Police pact makes move on pension, health care costs

The City of Williamsport has labor peace with its unionized police force.

And the four-year contract even begins to bring the health care and pensions portion of the city police work rules closer to the reality of today.

The contract puts a cap on pensions by placing them at a first-year officer’s rate of $42,057.

Until now, pensions were based on pay in the final year of an officer’s service, beefing up the pension to the maximum salary level plus overtime costs.

The contract also asks for health care contributions for any new police hires, as the city picks up 80 percent of the costs and the officers must pay up to 20 percent for the first year. The health care contribution changes on a gradual scale as the policeman gains experience.

This still represents a health care plan more employee friendly than most in the private sector today.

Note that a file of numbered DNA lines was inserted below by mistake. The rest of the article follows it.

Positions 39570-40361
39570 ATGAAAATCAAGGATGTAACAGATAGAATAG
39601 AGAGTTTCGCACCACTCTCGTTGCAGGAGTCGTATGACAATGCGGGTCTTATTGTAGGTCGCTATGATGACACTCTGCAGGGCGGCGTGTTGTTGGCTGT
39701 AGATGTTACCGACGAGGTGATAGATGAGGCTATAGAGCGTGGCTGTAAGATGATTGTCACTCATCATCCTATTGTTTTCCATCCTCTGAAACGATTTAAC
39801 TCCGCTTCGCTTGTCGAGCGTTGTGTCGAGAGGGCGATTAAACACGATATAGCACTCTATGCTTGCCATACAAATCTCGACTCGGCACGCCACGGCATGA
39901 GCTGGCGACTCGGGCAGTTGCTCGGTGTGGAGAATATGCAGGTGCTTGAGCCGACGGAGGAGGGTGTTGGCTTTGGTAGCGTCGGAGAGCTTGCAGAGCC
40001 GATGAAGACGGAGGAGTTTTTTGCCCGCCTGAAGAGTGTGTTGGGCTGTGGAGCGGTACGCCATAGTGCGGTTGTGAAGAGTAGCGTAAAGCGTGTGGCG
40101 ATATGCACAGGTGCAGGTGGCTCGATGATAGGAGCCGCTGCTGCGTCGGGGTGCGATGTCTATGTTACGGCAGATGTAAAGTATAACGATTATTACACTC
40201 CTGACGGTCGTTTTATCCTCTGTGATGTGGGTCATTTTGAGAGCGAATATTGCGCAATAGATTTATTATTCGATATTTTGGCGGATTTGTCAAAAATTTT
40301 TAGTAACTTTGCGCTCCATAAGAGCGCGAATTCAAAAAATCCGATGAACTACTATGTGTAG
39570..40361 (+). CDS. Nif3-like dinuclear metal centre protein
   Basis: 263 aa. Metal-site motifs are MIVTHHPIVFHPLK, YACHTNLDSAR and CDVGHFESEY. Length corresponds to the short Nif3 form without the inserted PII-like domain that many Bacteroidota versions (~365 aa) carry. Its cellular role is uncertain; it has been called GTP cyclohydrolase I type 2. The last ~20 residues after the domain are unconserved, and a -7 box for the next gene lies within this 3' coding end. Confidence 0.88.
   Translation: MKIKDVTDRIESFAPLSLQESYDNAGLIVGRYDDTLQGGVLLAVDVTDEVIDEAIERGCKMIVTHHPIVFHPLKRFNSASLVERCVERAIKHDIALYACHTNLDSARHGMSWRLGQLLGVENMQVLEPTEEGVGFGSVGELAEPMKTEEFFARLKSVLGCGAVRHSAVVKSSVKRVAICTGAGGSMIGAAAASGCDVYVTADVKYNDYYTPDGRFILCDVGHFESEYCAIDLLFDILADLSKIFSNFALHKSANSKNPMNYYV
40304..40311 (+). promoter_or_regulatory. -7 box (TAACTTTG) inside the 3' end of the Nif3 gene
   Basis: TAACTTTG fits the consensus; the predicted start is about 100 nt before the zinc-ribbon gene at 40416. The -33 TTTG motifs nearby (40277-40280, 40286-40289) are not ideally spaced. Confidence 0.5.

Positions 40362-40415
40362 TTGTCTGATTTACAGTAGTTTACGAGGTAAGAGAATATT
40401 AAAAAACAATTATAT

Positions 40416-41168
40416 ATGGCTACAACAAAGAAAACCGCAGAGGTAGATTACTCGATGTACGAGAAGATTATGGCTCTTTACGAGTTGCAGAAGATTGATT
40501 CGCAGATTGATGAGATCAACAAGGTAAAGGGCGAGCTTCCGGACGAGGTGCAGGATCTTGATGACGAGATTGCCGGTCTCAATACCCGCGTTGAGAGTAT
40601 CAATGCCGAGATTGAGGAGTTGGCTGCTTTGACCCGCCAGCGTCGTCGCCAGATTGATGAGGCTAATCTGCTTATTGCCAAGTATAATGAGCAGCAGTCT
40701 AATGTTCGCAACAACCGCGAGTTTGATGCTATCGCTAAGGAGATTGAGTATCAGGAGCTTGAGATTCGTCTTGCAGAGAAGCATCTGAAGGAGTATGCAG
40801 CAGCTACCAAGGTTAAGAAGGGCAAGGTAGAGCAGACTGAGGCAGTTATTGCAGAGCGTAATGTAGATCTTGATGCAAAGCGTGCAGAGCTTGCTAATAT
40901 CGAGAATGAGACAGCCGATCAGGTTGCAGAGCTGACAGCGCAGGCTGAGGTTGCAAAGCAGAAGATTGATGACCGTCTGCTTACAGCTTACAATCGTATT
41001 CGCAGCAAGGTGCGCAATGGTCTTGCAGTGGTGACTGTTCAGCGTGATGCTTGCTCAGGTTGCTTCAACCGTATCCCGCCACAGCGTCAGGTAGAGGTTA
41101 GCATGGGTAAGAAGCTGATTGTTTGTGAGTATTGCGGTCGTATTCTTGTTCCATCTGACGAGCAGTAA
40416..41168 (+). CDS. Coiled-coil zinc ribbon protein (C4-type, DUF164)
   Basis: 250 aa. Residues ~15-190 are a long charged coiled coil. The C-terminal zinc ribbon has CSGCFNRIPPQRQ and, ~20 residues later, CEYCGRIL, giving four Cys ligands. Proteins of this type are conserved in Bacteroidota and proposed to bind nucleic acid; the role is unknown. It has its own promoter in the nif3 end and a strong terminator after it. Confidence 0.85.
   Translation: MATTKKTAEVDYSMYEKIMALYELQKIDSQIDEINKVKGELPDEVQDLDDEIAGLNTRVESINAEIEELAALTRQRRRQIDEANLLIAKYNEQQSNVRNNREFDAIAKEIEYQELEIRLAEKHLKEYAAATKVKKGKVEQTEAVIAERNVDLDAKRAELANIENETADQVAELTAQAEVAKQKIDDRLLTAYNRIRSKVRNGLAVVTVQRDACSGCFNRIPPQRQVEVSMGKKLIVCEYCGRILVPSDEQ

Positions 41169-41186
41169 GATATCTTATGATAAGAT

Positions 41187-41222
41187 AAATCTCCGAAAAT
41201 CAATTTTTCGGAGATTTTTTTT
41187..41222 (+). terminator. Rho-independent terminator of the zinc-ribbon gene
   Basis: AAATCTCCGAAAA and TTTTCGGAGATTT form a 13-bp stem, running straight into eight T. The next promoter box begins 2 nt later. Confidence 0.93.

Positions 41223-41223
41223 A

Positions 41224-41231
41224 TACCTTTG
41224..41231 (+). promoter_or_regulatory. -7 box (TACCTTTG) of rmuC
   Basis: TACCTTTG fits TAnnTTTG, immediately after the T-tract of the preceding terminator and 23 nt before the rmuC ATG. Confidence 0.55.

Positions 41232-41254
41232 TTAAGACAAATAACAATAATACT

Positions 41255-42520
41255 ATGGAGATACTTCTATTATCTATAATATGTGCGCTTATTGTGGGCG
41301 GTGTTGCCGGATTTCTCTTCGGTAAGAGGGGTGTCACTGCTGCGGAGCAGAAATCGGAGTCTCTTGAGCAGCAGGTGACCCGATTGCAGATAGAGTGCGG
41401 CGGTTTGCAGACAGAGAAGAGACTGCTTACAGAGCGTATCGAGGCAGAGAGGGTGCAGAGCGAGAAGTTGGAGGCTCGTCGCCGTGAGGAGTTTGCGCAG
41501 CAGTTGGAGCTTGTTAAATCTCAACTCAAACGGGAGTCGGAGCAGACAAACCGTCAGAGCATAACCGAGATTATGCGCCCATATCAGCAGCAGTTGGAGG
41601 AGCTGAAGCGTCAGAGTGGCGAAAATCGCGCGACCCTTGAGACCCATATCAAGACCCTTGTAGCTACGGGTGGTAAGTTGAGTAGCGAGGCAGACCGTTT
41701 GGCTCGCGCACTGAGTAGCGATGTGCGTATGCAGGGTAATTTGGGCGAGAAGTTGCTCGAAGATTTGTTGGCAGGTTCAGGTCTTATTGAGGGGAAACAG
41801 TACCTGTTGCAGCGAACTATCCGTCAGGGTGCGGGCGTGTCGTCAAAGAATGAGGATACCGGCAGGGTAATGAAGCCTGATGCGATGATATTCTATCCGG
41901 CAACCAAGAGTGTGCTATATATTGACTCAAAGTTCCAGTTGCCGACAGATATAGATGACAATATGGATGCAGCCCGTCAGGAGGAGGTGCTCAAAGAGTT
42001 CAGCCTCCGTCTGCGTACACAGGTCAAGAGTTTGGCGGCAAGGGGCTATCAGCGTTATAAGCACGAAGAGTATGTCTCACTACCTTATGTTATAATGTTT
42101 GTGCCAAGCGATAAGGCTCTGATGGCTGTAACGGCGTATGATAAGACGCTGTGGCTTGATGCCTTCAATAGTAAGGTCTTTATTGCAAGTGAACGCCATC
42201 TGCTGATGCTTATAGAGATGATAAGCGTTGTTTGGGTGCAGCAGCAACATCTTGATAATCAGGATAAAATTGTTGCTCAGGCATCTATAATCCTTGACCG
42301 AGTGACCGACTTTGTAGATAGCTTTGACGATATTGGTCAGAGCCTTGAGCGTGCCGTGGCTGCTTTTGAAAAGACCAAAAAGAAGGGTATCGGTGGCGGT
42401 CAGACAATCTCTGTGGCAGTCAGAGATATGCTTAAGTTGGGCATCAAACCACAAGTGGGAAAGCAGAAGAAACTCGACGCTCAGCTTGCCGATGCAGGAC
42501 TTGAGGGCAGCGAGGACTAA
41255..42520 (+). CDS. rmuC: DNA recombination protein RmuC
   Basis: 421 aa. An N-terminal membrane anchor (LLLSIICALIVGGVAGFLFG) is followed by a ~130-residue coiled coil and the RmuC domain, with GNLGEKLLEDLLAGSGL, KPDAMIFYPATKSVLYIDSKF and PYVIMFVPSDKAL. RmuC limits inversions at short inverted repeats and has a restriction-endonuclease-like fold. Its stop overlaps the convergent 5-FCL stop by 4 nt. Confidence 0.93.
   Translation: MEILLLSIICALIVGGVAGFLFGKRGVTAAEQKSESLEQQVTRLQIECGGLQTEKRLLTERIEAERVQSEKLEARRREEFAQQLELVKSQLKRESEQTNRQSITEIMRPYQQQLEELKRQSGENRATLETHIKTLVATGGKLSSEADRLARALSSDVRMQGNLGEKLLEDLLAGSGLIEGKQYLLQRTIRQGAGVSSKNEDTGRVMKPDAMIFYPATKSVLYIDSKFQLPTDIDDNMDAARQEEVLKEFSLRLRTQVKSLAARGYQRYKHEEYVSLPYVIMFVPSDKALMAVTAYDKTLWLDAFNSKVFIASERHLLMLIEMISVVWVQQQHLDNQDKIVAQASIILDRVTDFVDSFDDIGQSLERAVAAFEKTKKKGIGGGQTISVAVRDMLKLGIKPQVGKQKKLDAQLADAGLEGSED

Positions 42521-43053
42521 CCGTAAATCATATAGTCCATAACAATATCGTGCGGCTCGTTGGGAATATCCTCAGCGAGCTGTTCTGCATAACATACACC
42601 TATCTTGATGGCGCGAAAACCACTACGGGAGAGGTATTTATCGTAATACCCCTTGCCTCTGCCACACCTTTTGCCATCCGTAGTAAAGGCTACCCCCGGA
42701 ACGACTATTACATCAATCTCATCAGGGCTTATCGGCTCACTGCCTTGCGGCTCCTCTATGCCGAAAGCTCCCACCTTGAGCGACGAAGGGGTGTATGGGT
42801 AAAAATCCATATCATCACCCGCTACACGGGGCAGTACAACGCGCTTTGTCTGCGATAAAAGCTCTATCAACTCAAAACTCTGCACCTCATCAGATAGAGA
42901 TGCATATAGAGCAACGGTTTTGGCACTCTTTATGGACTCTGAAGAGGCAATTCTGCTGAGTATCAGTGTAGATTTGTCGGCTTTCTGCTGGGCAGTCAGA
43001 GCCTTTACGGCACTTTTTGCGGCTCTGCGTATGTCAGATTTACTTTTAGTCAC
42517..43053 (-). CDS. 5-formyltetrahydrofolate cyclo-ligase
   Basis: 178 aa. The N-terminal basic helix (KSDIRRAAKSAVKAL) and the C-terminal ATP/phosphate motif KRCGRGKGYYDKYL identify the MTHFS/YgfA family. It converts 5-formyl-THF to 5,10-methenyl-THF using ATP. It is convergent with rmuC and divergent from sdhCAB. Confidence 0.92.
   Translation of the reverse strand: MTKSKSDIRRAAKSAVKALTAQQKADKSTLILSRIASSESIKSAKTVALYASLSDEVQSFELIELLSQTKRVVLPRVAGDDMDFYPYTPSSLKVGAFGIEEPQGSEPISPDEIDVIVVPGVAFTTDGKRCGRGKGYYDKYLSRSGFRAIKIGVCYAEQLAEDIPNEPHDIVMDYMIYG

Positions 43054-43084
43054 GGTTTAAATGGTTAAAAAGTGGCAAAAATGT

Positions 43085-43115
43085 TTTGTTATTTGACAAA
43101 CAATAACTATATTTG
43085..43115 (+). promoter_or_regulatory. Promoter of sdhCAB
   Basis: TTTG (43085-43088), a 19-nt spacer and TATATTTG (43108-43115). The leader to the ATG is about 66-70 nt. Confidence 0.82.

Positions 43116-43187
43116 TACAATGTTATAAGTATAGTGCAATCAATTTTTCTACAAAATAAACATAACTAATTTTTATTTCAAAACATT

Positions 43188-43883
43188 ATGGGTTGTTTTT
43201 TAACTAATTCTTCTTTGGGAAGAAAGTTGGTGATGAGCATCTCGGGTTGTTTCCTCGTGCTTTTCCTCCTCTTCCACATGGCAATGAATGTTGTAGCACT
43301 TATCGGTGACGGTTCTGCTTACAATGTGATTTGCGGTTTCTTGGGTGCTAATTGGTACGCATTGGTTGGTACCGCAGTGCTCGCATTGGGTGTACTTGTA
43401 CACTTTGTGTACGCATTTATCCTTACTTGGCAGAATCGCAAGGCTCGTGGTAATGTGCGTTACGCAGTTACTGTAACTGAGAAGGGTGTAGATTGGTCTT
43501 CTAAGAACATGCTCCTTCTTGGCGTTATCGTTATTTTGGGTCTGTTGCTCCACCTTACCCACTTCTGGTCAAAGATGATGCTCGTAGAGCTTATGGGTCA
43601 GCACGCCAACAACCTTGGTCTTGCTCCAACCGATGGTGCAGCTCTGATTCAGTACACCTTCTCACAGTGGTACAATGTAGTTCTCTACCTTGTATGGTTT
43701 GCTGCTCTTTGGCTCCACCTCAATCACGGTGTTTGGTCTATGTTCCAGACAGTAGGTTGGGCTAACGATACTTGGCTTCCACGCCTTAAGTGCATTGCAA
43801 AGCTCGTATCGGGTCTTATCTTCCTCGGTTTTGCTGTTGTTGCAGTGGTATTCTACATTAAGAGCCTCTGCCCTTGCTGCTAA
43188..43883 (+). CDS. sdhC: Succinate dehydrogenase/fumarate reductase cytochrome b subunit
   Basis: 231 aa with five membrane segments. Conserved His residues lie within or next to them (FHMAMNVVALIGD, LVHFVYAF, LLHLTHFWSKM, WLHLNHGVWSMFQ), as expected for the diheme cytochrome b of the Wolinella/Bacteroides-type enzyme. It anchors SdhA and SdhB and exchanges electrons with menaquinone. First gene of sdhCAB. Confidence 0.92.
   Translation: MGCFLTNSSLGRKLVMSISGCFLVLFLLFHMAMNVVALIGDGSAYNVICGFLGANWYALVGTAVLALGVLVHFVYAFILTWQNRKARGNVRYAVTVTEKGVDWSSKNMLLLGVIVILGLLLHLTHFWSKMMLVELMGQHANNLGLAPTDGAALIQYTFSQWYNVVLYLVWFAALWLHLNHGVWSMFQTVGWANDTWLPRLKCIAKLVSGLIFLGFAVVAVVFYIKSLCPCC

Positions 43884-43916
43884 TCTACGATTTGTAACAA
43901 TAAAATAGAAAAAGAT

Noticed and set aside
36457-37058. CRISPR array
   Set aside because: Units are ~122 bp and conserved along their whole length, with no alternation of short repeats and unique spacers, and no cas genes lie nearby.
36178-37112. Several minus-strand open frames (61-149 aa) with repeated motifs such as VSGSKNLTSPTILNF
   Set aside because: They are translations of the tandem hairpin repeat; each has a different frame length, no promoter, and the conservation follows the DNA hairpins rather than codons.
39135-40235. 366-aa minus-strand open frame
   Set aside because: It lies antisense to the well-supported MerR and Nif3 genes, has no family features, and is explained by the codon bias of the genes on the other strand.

The contract calls for raises of 2 percent this year, 2.5 percent for 2014, 2.5 percent for 2015 and 2.5 percent in 2016.

Again, those are percentages more in touch with the typical private sector employee.

The city has a strong, capable police force deserving of support from the administration, taxpayers and residents. This contract represents that and best of all brings labor peace for the most important element of public safety in Williamsport.